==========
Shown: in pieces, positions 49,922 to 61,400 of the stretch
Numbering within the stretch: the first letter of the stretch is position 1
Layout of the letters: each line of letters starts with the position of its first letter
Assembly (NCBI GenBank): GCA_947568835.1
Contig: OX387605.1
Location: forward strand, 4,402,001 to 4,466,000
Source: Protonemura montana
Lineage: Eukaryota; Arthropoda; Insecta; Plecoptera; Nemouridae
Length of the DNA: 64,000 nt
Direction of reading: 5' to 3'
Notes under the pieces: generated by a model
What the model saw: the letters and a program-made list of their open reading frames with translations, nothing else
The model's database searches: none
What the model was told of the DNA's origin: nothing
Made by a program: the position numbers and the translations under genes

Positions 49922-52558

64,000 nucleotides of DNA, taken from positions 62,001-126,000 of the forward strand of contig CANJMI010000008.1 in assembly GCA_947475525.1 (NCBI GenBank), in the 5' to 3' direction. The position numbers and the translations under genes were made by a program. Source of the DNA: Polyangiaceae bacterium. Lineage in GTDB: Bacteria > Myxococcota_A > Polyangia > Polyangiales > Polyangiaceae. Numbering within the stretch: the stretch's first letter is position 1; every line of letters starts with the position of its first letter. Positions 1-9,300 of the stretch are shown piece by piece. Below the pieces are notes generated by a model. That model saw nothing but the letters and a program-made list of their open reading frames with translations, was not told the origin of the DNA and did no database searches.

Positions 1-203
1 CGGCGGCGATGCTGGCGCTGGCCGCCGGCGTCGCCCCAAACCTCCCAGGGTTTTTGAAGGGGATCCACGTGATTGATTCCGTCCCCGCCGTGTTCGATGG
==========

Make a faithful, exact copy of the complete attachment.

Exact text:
Shown: in pieces, positions 49,922 to 61,400 of the stretch
Numbering within the stretch: the first letter of the stretch is position 1
Layout of the letters: each line of letters starts with the position of its first letter
Assembly (NCBI GenBank): GCA_947568835.1
Contig: OX387605.1
Location: forward strand, 4,402,001 to 4,466,000
Source: Protonemura montana
Lineage: Eukaryota; Arthropoda; Insecta; Plecoptera; Nemouridae
Length of the DNA: 64,000 nt
Direction of reading: 5' to 3'
Notes under the pieces: generated by a model
What the model saw: the letters and a program-made list of their open reading frames with translations, nothing else
The model's database searches: none
What the model was told of the DNA's origin: nothing
Made by a program: the position numbers and the translations under genes

Positions 49922-52558

64,000 nucleotides of DNA, taken from positions 62,001-126,000 of the forward strand of contig CANJMI010000008.1 in assembly GCA_947475525.1 (NCBI GenBank), in the 5' to 3' direction. The position numbers and the translations under genes were made by a program. Source of the DNA: Polyangiaceae bacterium. Lineage in GTDB: Bacteria > Myxococcota_A > Polyangia > Polyangiales > Polyangiaceae. Numbering within the stretch: the stretch's first letter is position 1; every line of letters starts with the position of its first letter. Positions 1-9,300 of the stretch are shown piece by piece. Below the pieces are notes generated by a model. That model saw nothing but the letters and a program-made list of their open reading frames with translations, was not told the origin of the DNA and did no database searches.

Positions 1-203
1 CGGCGGCGATGCTGGCGCTGGCCGCCGGCGTCGCCCCAAACCTCCCAGGGTTTTTGAAGGGGATCCACGTGATTGATTCCGTCCCCGCCGTGTTCGATGG